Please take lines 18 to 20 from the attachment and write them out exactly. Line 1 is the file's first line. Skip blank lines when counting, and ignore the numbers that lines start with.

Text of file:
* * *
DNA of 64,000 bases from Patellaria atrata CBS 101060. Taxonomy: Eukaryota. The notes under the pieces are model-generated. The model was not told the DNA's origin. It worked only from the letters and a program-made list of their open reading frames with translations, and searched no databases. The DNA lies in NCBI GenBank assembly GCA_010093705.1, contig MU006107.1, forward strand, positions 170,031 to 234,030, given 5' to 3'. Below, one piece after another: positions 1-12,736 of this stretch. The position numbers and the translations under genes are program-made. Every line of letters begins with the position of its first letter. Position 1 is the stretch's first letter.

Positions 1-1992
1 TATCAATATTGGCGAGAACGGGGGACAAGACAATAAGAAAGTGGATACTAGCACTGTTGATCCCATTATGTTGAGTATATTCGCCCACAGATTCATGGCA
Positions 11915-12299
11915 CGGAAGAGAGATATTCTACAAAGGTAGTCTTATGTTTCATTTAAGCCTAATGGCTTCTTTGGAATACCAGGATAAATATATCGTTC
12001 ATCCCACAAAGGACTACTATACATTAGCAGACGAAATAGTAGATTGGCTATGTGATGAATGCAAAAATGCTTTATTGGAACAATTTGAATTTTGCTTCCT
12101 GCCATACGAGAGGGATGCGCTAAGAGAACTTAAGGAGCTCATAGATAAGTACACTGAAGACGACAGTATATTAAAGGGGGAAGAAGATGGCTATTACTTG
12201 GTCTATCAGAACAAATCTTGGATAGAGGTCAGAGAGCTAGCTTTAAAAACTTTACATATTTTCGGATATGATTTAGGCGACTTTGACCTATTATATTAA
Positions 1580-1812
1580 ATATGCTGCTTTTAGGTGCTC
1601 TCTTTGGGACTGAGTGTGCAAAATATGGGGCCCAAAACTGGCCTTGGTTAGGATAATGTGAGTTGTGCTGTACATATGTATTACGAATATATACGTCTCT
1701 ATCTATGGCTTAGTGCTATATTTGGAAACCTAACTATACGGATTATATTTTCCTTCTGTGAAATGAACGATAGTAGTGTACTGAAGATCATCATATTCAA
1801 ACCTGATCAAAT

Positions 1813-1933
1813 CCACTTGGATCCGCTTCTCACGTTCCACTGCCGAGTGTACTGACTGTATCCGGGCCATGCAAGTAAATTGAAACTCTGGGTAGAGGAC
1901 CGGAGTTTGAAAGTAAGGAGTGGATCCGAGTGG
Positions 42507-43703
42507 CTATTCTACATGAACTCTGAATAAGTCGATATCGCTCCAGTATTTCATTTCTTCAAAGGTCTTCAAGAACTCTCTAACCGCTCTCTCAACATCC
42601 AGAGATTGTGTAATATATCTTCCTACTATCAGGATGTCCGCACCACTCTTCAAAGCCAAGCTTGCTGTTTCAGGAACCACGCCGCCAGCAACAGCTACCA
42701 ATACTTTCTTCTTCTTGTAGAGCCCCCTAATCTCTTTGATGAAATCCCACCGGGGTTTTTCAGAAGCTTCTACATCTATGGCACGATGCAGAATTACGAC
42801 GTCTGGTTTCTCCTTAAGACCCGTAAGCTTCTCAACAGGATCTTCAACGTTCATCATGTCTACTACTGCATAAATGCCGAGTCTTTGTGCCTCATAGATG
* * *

42507 CTATTCTACATGAACTCTGAATAAGTCGATATCGCTCCAGTATTTCATTTCTTCAAAGGTCTTCAAGAACTCTCTAACCGCTCTCTCAACATCC
42601 AGAGATTGTGTAATATATCTTCCTACTATCAGGATGTCCGCACCACTCTTCAAAGCCAAGCTTGCTGTTTCAGGAACCACGCCGCCAGCAACAGCTACCA
42701 ATACTTTCTTCTTCTTGTAGAGCCCCCTAATCTCTTTGATGAAATCCCACCGGGGTTTTTCAGAAGCTTCTACATCTATGGCACGATGCAGAATTACGAC